- Demostrated for the first time that group-based stress management alters leukocyte transcriptional dynamics in breast cancer patients with decreased expression of pro-inflammatory genes for cytokines (IL-1, IL-6, TNF-), and chemokines (CCL2, CCL3, CCL3L1, tissue remodeling and epithelial-mesenchymal transition (G0S2, LMNA, MMP9, OSM) at 6 and 12-month follow-up. These changes were paralleled by increased expression of Type-I interferon activation genes. Bioinformatics analyses implicated alterations in NF B and GATA transcripts and in glucocorticoid receptor sensitivity in mediating these changes.
- Showed that CBSM decreases perceived stress and reduces the odds of progression of cervical neoplasias in women co-infected with HIV and Human Papillomavirus (HPV) as well as improving immune system reconstitution and decreasing HIV viral RNA in other HIV-infected populations.
Selected Cancer-Related Publications
- Steel JL, Kim KH, Dew MA, Unruh ML, Antoni MH, Olek MC, Geller DA, Carr BI, Butterfield LH, Gamblin TC. Cancer-related symptom clusters, eosinophils, and survival in hepatobiliary cancer: an exploratory study. J Pain Symptom Manage 39:859-71, 2010 Read more »
- Vargas S, Wohlgemuth WK, Antoni MH, Lechner SC, Holley HA, Carver CS. Sleep dysfunction and psychosocial adaptation among women undergoing treatment for non-metastatic breast cancer. Psychooncology 19:669-73, 2010 Read more »
- Lutgendorf SK, Sood AK, Antoni MH. Host factors and cancer progression: biobehavioral signaling pathways and interventions. J Clin Oncol 28:4094-9, 2010 Read more »
- Blomberg BB, Alvarez JP, Diaz A, Romero MG, Lechner SC, Carver CS, Holley H, Antoni MH. Psychosocial adaptation and cellular immunity in breast cancer patients in the weeks after surgery: An exploratory study. J Psychosom Res 67:369-76, 2009. Read more »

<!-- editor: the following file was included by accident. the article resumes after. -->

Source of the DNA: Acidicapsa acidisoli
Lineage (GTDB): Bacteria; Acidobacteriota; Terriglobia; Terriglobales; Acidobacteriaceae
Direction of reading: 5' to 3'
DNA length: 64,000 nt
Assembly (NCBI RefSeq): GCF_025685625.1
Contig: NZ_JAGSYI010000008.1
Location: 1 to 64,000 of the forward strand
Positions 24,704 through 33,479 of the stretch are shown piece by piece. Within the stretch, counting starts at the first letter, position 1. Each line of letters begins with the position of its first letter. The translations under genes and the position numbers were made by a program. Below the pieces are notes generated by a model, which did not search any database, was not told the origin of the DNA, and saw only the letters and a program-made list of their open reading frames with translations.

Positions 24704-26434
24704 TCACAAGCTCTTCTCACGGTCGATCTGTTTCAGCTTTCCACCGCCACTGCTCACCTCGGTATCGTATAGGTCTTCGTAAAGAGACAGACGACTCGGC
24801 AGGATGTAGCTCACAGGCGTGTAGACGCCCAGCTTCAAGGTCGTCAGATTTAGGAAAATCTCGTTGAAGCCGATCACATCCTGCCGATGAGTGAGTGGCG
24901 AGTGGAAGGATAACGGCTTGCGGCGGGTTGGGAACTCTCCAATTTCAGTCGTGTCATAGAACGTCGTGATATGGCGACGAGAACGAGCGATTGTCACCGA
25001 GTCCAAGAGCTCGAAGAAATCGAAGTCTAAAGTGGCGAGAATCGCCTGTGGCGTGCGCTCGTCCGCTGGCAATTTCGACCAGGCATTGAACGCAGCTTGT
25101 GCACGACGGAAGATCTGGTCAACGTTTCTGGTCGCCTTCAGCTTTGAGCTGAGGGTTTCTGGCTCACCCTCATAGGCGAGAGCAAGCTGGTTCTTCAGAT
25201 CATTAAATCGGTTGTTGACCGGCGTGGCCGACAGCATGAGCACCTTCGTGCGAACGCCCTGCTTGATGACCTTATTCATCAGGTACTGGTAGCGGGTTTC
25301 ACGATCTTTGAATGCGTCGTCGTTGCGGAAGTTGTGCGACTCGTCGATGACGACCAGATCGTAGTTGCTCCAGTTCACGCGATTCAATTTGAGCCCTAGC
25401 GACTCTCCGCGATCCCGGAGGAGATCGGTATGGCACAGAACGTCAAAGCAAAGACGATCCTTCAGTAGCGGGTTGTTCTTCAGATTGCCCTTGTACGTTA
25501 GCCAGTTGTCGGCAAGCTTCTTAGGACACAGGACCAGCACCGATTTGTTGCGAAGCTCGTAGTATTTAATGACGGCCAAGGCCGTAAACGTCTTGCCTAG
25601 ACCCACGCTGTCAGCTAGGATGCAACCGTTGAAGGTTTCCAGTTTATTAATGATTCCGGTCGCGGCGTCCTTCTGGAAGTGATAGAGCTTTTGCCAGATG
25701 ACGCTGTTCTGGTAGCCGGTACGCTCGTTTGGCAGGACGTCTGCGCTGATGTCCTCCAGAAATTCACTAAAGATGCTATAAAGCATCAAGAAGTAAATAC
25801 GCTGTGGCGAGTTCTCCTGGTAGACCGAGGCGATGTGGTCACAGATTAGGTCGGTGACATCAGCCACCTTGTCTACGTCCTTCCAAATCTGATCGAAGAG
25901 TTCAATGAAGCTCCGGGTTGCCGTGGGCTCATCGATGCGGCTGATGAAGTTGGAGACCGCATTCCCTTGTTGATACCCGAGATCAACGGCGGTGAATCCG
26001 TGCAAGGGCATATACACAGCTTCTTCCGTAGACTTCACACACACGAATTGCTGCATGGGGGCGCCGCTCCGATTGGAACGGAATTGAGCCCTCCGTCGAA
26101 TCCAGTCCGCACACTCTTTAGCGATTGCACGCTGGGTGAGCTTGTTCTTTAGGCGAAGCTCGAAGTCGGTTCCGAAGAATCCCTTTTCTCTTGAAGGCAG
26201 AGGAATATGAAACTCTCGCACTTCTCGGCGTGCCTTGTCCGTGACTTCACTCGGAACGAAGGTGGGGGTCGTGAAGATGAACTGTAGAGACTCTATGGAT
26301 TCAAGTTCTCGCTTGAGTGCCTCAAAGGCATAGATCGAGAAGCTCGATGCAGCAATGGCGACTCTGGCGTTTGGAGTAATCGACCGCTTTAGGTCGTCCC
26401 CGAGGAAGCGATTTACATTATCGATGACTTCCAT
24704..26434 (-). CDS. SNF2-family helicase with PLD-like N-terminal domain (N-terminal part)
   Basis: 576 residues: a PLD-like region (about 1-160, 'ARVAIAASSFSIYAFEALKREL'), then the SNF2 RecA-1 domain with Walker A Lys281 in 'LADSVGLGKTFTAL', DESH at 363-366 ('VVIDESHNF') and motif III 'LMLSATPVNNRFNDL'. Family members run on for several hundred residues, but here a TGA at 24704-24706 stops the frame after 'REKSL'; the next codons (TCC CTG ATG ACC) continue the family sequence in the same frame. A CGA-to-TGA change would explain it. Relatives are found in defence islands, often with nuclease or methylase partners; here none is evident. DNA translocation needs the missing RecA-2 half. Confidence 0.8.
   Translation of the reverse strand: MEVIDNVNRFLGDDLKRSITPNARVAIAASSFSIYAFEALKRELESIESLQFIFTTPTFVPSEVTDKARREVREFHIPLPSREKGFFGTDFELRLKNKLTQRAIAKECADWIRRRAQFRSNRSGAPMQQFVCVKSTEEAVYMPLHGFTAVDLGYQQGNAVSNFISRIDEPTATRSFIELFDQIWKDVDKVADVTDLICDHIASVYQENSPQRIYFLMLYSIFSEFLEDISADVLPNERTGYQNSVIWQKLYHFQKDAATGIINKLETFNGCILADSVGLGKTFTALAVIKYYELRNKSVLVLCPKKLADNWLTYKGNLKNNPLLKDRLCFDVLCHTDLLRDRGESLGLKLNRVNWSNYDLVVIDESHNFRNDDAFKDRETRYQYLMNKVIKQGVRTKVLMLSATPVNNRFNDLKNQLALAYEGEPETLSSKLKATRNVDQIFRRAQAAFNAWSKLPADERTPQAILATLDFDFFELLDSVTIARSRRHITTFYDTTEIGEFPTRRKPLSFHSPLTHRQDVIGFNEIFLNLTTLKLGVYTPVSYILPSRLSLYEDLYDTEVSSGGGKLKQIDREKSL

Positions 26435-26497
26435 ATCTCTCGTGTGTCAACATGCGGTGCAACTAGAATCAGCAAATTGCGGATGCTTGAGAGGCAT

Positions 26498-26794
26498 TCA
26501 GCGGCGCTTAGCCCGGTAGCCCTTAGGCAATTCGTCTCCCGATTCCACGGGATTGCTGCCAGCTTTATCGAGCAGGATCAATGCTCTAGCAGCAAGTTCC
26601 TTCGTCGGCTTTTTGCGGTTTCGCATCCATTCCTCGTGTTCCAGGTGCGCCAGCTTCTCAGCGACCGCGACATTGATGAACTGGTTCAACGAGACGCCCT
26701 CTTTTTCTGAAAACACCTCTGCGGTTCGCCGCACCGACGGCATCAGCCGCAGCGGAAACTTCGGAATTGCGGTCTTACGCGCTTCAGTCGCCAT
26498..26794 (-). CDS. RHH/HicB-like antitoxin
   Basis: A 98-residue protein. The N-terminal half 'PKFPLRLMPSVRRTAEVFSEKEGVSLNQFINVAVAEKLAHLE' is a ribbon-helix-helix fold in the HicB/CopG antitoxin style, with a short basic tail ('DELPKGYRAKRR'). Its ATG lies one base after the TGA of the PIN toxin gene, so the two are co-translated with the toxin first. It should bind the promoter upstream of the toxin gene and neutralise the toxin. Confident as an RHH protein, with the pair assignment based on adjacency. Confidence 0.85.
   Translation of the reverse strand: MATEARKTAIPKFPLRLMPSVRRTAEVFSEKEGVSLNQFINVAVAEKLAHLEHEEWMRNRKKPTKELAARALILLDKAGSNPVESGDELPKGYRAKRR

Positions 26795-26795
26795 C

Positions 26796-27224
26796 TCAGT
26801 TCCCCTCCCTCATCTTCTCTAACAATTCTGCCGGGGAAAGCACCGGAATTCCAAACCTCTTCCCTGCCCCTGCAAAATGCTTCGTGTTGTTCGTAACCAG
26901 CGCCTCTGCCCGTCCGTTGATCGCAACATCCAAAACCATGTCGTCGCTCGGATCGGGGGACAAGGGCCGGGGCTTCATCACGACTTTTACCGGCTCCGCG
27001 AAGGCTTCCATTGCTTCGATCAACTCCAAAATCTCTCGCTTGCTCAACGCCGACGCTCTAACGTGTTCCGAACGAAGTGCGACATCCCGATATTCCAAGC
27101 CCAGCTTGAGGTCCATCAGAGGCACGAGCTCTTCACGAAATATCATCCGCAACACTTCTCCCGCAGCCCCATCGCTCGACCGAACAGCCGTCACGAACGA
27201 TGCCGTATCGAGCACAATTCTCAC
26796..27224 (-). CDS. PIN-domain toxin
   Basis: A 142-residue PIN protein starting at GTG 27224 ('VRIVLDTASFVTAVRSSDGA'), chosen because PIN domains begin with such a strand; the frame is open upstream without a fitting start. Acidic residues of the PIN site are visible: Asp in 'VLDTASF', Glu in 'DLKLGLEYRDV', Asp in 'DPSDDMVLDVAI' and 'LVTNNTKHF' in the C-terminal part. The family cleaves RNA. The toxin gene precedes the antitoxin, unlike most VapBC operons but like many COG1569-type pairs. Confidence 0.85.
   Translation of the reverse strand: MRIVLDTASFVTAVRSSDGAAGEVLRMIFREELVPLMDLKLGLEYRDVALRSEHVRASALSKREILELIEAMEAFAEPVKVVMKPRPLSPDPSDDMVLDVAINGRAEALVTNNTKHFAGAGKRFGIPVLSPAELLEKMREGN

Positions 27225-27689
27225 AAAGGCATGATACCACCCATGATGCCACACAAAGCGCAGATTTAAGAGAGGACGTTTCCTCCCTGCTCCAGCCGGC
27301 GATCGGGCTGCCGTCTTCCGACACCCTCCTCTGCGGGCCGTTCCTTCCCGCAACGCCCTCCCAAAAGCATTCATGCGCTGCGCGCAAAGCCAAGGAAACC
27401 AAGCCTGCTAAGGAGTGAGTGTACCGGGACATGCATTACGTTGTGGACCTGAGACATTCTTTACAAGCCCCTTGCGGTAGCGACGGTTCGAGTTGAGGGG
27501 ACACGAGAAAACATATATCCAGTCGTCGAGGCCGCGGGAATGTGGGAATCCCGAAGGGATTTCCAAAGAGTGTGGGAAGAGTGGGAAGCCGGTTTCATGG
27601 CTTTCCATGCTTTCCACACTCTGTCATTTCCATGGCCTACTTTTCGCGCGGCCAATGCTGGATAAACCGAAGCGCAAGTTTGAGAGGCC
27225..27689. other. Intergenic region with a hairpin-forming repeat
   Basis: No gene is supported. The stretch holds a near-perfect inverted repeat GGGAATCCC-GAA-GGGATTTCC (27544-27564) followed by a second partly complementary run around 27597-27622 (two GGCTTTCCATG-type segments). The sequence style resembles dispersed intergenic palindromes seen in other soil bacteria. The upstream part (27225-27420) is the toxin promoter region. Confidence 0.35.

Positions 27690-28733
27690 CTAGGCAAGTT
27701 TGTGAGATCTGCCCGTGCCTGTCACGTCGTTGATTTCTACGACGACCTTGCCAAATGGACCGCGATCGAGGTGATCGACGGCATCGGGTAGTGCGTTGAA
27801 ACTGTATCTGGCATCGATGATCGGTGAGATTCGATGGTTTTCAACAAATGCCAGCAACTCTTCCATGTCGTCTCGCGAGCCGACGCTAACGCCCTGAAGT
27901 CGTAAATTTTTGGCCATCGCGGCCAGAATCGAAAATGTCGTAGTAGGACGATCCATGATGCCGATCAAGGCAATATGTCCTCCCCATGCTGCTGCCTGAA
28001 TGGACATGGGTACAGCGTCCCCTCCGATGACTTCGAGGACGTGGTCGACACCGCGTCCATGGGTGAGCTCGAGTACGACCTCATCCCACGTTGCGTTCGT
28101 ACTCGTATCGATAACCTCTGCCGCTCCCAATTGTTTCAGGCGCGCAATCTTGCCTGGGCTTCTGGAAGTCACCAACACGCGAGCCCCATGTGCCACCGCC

- McGregor BA, Antoni MH. Psychological intervention and health outcomes among women treated for breast cancer: A review of stress pathways and biological mediators. Brain Behav Immun 23:159-66, 2009. Read more »
- Antoni MH, Lechner S, Diaz A, Vargas S, Holley H, Phillips K, McGregor B, Carver CS, Blomberg B. Cognitive behavioral stress management effects on psychosocial and physiological adaptation in women undergoing treatment for breast cancer. Brain Behav Immun 23:580-91, 2009. Read more »
- Fekete EM, Antoni MH, Lopez CR, Durán RE, Penedo FJ, Bandiera FC, Fletcher MA, Klimas N, Kumar M, Schneiderman N. Men's serostatus disclosure to parents: associations among social support, ethnicity, and disease status in men living with HIV. Brain Behav Immun 23:693-9, 2009. Read more »
- Traeger L, Penedo FJ, Gonzalez JS, Dahn JR, Lechner SC, Schneiderman N, Antoni MH. Illness perceptions and emotional well-being in men treated for localized prostate cancer. J Psychosom Res 67:389-97, 2009. Read more »
Leader of the Multidisciplinary Research Program: Biobehavioral Oncology Program